The Silverado Trail

Route 29 is the main drag of Napa Valley’s portion of Wine Country.  Parallel to it and a few miles to the northeast is the “other” road, the Silverado Trail.  There are plenty of wineries to visit along the Silverado Trail, many of which are counted among the best in the valley and some among the best in the world.  But there are no restaurants nor any place even to buy a sandwich.  There’s no train track carrying diners nor is there as much traffic, although it gets a little busier at what passes for rush hour in Napa Valley.

Photo courtesy of Great Runs.

The Silverado Trail begins in the town of Napa, where it is mostly residential and becomes of interest to wine tasters only when it crosses over Trancas Street.  At that point, for about four miles, the Oak Knoll AVA is on your left, while the wineries on the right exist in a sort of limbo, identified only as Napa.  Since several of the wineries on that side are quite renowned, such as Darioush and Signorello (still rebuilding after the 2017 fire), it doesn’t seem quite fair.

The Trail then passes through the famed Stags Leap AVA (on both sides of the street), where it would be easy to spend a day or two just going from winery to winery.  You had better like Cabernet Sauvignon there, because that’s what this area produces in great quantity.  Because of the proximity of the wineries and the generally flat lay of the land, there are quite a few visitors who bicycle this part of the Silverado Trail for their tasting experiences.

The Yountville AVA hosts the Silverado Trail for just a short distance with only one winery of note, before the road enters Oakville.  There are several wineries there, but they are well separated from each other.  The same may be said for the stretch in the Rutherford AVA.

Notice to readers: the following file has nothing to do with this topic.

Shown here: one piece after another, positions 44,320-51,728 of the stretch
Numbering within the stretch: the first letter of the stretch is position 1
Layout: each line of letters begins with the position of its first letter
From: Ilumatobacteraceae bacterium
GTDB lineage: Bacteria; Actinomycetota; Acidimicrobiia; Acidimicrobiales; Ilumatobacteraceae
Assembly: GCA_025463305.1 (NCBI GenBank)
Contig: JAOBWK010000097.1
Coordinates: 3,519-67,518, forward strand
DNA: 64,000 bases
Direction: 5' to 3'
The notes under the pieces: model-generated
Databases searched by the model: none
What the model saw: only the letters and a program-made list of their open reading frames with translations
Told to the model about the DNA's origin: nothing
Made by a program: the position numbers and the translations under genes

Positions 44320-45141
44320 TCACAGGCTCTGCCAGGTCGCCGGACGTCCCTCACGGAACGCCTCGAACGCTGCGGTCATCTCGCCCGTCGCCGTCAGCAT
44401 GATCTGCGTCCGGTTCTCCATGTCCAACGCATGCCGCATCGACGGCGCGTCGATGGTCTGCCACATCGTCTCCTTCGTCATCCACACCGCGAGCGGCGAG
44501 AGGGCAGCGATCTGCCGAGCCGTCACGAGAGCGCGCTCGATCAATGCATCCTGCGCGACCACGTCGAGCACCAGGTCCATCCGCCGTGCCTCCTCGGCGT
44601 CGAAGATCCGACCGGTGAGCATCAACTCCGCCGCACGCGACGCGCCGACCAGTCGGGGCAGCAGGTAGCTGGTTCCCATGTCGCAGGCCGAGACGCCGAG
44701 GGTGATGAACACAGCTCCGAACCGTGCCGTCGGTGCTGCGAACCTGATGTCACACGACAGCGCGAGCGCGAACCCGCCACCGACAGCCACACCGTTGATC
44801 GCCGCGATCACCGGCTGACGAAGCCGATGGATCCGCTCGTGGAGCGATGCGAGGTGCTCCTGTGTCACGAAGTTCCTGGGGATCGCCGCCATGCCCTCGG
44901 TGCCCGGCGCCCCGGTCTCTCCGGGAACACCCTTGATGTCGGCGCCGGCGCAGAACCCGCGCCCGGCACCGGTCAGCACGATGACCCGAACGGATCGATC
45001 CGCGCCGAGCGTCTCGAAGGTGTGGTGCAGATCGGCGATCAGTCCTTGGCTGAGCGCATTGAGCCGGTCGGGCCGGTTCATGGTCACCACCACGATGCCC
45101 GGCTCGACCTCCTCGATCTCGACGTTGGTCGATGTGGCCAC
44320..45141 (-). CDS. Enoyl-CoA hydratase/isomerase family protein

The Silverado Trail is more extended in the St. Helena AVA, where the distance to Route 29 narrows.  The AVA with the longest section of the Trail is Calistoga, where the road finally peters out.

Photo courtesy of Destination 360.

This abbreviated tour belies the attraction of the Silverado Trail.  It runs along the foot of the Vaca mountains and has far fewer wineries to visit than Route 29 or the cross roads between the two.  As a result, the wide expanses of greenery, sometimes vineyards and other times just mountainsides, make it a pleasure to drive along (or to bike, so they tell us).  There are few stop lights from one end to the other.  The absence of significant traffic enables you to just motor along and enjoy it all without stopping and starting all the time.  And you can even make a left turn if you have to.

If we are going somewhere on Route 29, we generally use the Silverado Trail to drive north-south and then cross over when we near our destination.  It is both easier on the eyes and on the nerves.

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